The Chernobyl Project
Background - In October 1989 the International Atomic Energy Agency (IAEA) received a request from the Government of the USSR to organize and co-ordinate an assessment of the guidance given by the Soviet authorities to persons living in radiologically contaminated areas, and to evaluate measures to taken to safeguard the health of the population. The response to this request called upon the services and assistance of around 200 scientists from 25 countries (including the USSR) and from the Commission of the European Communities (CEC), the Food and Agriculture Organization of the United Nations (FAO), the International Labour Organisation (ILO), the United Nations Scientific Committee on the Effects of Atomic Radiation (UNSCEAR), the World Health Organization (WHO) and the IAEA itself.
The project on the "Radiological Consequences in the USSR of the Chernobyl Accident: Assessment of Health and Environmental Effects and Evaluation of Protective Measures", was termed the "International Chernobyl Project", (hereinafter referred to as the Project).
Several publications, maps and lately, web sites, related to the Project have been published and made available to the public. The most recent and comprehensive source of internationally accepted information on the radiological consequences of the Chernobyl Accident is the UNSCEAR 2000 Report (Annex J) to the General Assembly on Sources and Effects of Ionizing Radiation.
Publications related to the Project are grouped below and may be downloaded in full-text.
An International Conference was held at the Agency headquarters in May, 1991. The full documentation from this conference includes:
- A Technical Report, "Assessment of Radiological Consequences and Evaluation of Protective Measures, available in English (5mb), as well as in Russian (4mb)
- The Proceedings of this International Conference
- The surface contamination maps of which there are two: Distribution of Surface Ground Contamination by Caesium-137 (85mb) and Distribution of Surface Ground Contamination by Strontium-90 (24 MB). (Please note the size of these maps - they may be very slow to download. The maps are also obtainable by ordering them online)
- The International Chernobyl Project: An Overview. English; Russian
One Decade after Chernobyl - Summing up the Consequences of the Accident
This Conference, cosponsored by the IAEA, WHO and the European Commission was held at the Agency headquarters in Vienna from 8-12 April 1996. The conference Proceedings are presented here along with abstracts from some of the background papers, in downloadable format:
- One Decade after Chernobyl - Summing up the Consequences of the Accident: Proceedings of an International Conference(2MB)
- One Decade after Chernobyl - Summing up the Consequences of the Accident Poster Presentations (IAEA-TECDOC-964) Volume 1; Volume 2 - (2 and 4 MB respectively)
- One Decade after Chernobyl - Summing up the Consequences of the Accident: Summary brochures in English
A further project was initiated by the IAEA in 1995 after a proposal by Belarus to convene an international group of high level experts to review the information drawn from the long term environmental and social studies of the Chernobyl accident and its consequences. The study had been monitored by an International Advisory Committee under the project management of the Institut de protection et de sûreté nucléaire (IPSN), France. The project report based mainly on the studies, carried out by experts from Belarus, the Russian Federation and Ukraine during the period 1986-1995, was published as IAEA TECDOC-1240 ( 3MB )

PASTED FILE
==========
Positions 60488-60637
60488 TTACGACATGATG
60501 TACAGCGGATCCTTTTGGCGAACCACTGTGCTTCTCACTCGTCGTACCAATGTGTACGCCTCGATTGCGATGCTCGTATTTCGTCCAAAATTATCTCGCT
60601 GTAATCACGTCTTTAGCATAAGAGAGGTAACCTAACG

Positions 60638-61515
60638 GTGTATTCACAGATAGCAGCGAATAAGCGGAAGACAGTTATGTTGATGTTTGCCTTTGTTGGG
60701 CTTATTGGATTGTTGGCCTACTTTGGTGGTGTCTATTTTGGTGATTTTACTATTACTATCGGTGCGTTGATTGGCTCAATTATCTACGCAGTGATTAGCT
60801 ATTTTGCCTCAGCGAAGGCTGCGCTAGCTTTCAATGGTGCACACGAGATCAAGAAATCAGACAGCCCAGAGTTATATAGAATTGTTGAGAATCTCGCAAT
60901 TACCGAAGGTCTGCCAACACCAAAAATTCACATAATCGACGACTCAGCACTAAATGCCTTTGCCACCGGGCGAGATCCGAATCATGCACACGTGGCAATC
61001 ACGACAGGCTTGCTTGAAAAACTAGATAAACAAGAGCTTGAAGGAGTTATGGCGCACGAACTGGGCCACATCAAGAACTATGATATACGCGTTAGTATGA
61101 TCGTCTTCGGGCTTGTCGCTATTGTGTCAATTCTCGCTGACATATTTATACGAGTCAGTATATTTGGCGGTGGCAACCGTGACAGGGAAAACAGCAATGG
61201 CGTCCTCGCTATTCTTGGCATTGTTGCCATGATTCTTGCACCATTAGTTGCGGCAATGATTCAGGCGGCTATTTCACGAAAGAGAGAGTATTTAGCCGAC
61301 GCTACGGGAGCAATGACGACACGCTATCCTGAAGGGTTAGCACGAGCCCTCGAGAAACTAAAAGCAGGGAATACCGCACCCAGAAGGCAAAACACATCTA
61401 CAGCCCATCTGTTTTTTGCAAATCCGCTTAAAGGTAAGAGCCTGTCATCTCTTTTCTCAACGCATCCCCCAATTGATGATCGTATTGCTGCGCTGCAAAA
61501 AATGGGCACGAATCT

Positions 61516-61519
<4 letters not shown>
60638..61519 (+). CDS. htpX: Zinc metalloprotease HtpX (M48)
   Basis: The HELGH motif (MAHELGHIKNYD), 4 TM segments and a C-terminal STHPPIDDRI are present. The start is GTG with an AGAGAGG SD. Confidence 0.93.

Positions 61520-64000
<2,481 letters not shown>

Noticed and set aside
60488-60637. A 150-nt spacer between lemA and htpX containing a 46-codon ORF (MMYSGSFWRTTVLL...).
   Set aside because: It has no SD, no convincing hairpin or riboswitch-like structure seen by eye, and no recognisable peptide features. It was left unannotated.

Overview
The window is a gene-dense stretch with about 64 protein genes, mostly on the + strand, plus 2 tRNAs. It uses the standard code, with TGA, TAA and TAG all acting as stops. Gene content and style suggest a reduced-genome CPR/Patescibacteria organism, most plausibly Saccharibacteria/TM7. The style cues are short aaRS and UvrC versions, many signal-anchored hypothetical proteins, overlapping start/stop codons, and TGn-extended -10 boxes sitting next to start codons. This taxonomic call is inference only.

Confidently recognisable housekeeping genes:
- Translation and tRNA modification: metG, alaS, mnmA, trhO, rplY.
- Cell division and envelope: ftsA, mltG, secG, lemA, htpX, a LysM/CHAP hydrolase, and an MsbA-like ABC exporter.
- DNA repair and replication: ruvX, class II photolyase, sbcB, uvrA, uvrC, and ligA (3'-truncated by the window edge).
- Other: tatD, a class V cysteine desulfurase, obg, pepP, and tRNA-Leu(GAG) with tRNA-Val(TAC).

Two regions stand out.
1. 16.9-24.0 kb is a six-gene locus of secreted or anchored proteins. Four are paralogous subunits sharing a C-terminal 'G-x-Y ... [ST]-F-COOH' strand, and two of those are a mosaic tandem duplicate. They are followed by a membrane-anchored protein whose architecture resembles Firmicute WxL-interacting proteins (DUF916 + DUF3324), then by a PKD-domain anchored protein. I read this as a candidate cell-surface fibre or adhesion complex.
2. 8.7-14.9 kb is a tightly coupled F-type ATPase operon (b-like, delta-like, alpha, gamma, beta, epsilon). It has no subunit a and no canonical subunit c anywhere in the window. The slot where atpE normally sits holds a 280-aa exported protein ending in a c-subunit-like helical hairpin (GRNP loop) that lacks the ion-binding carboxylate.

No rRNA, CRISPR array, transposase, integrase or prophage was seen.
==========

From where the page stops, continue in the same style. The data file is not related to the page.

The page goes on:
In 2001, on the occasion of the fifteenth anniversary of the Chernobyl accident, two international scientific conferences were held in Kiev, Ukraine. The first of them, called "Fifteen Years after the Chernobyl Accident. Lessons Learned" held April 18-20, 2001, discussed lessons learned from the accident in areas of nuclear and radiation safety, emergency preparedness and response, status and future of the Shelter and the exclusion zone, radiation health and environmental effects.
The second conference entitled "Health Effects of the Chernobyl Accident: Results of the 15-year follow-up Studies", was held 4-8 June 2001, only considered the health effects of the accident, presented medical lessons learnt and developed recommendations for public health services and for future research.
During 2001-2002, the UN family organizations UNDP, WHO, OCHA, and UNICEF prepared and published, with the IAEA's support, the UN report on "The Human Consequences of the Chernobyl Accident - a Strategy of Recovery". The report suggests that there is a need for a new phase of social and economic activities addressing the human needs of the affected individuals, with a view to helping to progressively restore life to normal for the majority of the inhabitants over a ten-year period.
- "Ten Years after Chernobyl: what do we really know?" Based on the proceedings of the IAEA/WHO/EC International Conference, Vienna, April 1996. Summary brochure in Russian
- Articles in the IAEA Bulletin summarizing the consequences. The articles address for a broad audience the impact the accident has had on health, environment, nuclear safety, society, the economy and the prognosis for the future, based on the formal conclusions of the International Conference